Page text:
Posted by: billpurdue | September 30, 2010

A really good read

If I were asked what in my opinion is a really good read, I would say it’s a book that the more of it you read , the more you want to read; a book which is so absorbing and captivating that you really don’t want to get to the end. Now for me, these attributes would mainly apply to fiction, but just once in a while a non-fiction book comes along which I find difficult to put down and when I get to the end I feel that I need something else as good as that to put my bookmark in.

Just such a book came along earlier this year, when I read The Cloud Garden by Tom Hart Dyke and Paul Winder, the story of how these two backpackers were held captive by guerrillas in the Central American jungle. That of course was a story, but a true one. Now I’ve discovered an author who can write general non-fiction that is truly un-put-downable: Bill Bryson .

I’ve just read and thoroughly enjoyed Bill Bryson’s At Home: a short history of private life [Doubleday £20 9780385608275]. Using the different rooms of his Norfolk home, a former rectory, as a base, he ranges far and wide over the history of all things relevant to the history of home life: food, sanitation, furniture, gardens, architecture and so on. To illustrate his narrative he looks at the lives of the many and varied people – and events – that through the ages have had some influence on the way we live today. There are the well known innovators such as Capability Brown, who transformed the grounds of many a stately home and Thomas Edison, who perfected methods of producing and distributing electricity on a large scale. But then there are others less well known, like Bryan Donkin, who perfected a method for canning food. Bryson writes about the lives of these people too, many of which are not without a whiff of scandal and are often eccentric in some way or another.

But this book is not a list of inventors or trend setters : it’s a history told in the most entertaining way, with humour, insight and lots of asides. In fact it’s tempting to wonder if Bryson is wandering away from the point in some places, but eventually the reader realises the reason for the apparent digression. It’s thoroughly well researched too, with a 26 page bibliography. If anyone can write non-fiction which really captivates me, Bill Bryson can.

Bill Bryson appears to have two official websites; one for the UK and one for the US (?)

Another new release

I’ve always found Alexei Sayle quite funny, though I appreciate he might not be everyone’s cup of tea. So I was interested to hear that he has just brought out his autobiography called Stalin ate my Homework [Sceptre £20 978-0340919576 ]. Frank Cottrell Boyce, writing for The Reader Online says “it’s a warm, affectionate account of a tiny family (Alexei was an only child) who were remarkable not so much for their beliefs as their individuality and their adventurous spirit” His father Joe, worked for the railways and made good use of his free pass to take his family on holidays, not just to the seaside, but abroad – even behind the Iron Curtain, so in a way the book is a memoir of some lost worlds. The book ends whilst Sayle is still a teenager, so perhaps we can expect a further instalment.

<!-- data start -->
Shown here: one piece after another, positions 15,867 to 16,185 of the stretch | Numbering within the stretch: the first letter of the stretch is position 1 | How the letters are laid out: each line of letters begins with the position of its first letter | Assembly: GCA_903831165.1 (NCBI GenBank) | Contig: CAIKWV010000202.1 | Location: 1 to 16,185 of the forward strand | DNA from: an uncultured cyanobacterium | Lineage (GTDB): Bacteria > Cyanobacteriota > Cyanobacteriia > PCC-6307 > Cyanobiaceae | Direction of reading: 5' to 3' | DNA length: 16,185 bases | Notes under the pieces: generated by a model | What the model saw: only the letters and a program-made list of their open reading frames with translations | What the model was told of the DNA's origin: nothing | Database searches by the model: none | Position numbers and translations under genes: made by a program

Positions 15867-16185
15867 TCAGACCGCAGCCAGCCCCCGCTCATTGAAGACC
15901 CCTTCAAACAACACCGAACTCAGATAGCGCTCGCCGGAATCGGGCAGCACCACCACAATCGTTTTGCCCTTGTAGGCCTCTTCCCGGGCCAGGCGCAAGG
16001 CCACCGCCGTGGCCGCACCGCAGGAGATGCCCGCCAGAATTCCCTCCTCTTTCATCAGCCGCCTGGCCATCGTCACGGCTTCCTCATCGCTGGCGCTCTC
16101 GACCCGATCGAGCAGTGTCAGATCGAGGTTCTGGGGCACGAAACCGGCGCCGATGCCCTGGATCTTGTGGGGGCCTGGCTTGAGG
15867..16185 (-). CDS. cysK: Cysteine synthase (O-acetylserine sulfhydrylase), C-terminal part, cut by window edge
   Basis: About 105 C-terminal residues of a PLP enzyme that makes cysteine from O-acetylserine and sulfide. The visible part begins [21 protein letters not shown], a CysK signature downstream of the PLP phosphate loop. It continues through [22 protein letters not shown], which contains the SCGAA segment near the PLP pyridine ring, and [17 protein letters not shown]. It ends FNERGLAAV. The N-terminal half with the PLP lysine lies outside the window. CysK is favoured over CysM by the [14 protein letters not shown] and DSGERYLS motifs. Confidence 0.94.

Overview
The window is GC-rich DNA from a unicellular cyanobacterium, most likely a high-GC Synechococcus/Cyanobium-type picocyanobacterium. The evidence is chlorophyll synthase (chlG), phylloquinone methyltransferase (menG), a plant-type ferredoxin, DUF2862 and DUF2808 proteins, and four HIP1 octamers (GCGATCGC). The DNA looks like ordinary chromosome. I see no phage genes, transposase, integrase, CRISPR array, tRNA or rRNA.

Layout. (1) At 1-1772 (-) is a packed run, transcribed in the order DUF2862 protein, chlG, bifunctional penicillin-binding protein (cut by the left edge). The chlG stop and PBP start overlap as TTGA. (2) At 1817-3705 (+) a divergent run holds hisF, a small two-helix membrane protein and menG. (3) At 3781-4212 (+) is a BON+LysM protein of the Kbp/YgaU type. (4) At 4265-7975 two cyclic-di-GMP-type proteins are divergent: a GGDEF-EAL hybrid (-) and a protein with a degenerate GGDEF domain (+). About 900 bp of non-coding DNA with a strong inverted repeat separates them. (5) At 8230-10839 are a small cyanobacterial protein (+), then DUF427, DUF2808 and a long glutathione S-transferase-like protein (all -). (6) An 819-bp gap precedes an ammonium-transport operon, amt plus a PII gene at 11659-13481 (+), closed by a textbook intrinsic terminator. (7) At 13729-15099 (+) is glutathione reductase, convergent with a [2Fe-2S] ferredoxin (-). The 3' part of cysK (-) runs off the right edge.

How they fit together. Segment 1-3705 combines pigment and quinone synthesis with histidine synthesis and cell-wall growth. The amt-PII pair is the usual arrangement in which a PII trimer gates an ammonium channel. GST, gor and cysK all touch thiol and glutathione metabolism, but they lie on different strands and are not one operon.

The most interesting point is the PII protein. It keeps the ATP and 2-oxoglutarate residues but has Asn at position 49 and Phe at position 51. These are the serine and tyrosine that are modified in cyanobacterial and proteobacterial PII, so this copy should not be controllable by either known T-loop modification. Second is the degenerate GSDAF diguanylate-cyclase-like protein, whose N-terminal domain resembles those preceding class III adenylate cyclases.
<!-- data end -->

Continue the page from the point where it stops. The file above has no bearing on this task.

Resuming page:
A new-ish release

Listening to BBC Radio 4’s “Pick of the week” last Sunday, I heard an extract from an interview with Craig Jurisevic, a surgeon from Adelaide who decided to offer his services in Kosovo in 1999. Not long after his arrival he found himself joining forces with the Kosovo Liberation Army,  performing operations at the front and leading night-time missions behind enemy lines to retrieve injured Kosovar villagers. The interview on the BBC World Service was harrowing enough to listen to, so his book which was published earlier this year, Blood on My Hands, a surgeon at war [Wild Dingo Press 9780980757002] is definitely not for the faint hearted.

As yet, the book is not available in the UK, but you can download the first chapter from the Wild Dingo press website. For more information on Craig Jurisevic, try his Facebook page


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  5. Bill Purdue recently got some well deserved praise for his own work and not before time as I have discovered. He is well pleased and so he should be. As a writer who came to the craft rather late in life, I’m a bit flummoxed at the praise that’s been heaped on my books. Bill reviewed the first one YO’D MEK A PARSON SWEAR! and said some nice things about it. Further, to my utter astonishment, in Dec 2010 he went on to nominate it as his best -local – and I stress LOCAL book of the year. Phew, praise indeed from such a man. Now he too has been recognised more fully for his contribution to the literary world, he maybe understands how I feel at his recommendation of my own humble work. Thank you Bill and long may you reign. Joy James

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